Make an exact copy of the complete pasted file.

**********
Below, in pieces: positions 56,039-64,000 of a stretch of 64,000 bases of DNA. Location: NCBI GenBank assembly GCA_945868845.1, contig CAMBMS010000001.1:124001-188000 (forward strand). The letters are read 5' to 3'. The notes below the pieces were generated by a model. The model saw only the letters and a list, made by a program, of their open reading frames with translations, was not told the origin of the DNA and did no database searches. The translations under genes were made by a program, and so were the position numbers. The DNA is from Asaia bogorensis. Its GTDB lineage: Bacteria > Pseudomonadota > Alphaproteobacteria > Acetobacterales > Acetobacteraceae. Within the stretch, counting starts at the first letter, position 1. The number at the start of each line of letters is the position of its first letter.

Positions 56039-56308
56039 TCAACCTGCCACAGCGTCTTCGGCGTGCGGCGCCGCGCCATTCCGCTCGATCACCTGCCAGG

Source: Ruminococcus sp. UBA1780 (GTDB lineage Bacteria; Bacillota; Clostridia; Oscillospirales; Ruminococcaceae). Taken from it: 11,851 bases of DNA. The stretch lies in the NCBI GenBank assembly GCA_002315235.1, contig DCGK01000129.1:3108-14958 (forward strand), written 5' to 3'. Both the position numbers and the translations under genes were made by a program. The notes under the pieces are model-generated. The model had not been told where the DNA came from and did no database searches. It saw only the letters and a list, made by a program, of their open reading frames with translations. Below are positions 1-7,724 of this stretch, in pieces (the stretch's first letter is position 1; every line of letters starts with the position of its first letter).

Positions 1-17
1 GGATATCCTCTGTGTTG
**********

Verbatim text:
Below, in pieces: positions 56,039-64,000 of a stretch of 64,000 bases of DNA. Location: NCBI GenBank assembly GCA_945868845.1, contig CAMBMS010000001.1:124001-188000 (forward strand). The letters are read 5' to 3'. The notes below the pieces were generated by a model. The model saw only the letters and a list, made by a program, of their open reading frames with translations, was not told the origin of the DNA and did no database searches. The translations under genes were made by a program, and so were the position numbers. The DNA is from Asaia bogorensis. Its GTDB lineage: Bacteria > Pseudomonadota > Alphaproteobacteria > Acetobacterales > Acetobacteraceae. Within the stretch, counting starts at the first letter, position 1. The number at the start of each line of letters is the position of its first letter.

Positions 56039-56308
56039 TCAACCTGCCACAGCGTCTTCGGCGTGCGGCGCCGCGCCATTCCGCTCGATCACCTGCCAGG

Source: Ruminococcus sp. UBA1780 (GTDB lineage Bacteria; Bacillota; Clostridia; Oscillospirales; Ruminococcaceae). Taken from it: 11,851 bases of DNA. The stretch lies in the NCBI GenBank assembly GCA_002315235.1, contig DCGK01000129.1:3108-14958 (forward strand), written 5' to 3'. Both the position numbers and the translations under genes were made by a program. The notes under the pieces are model-generated. The model had not been told where the DNA came from and did no database searches. It saw only the letters and a list, made by a program, of their open reading frames with translations. Below are positions 1-7,724 of this stretch, in pieces (the stretch's first letter is position 1; every line of letters starts with the position of its first letter).

Positions 1-17
1 GGATATCCTCTGTGTTG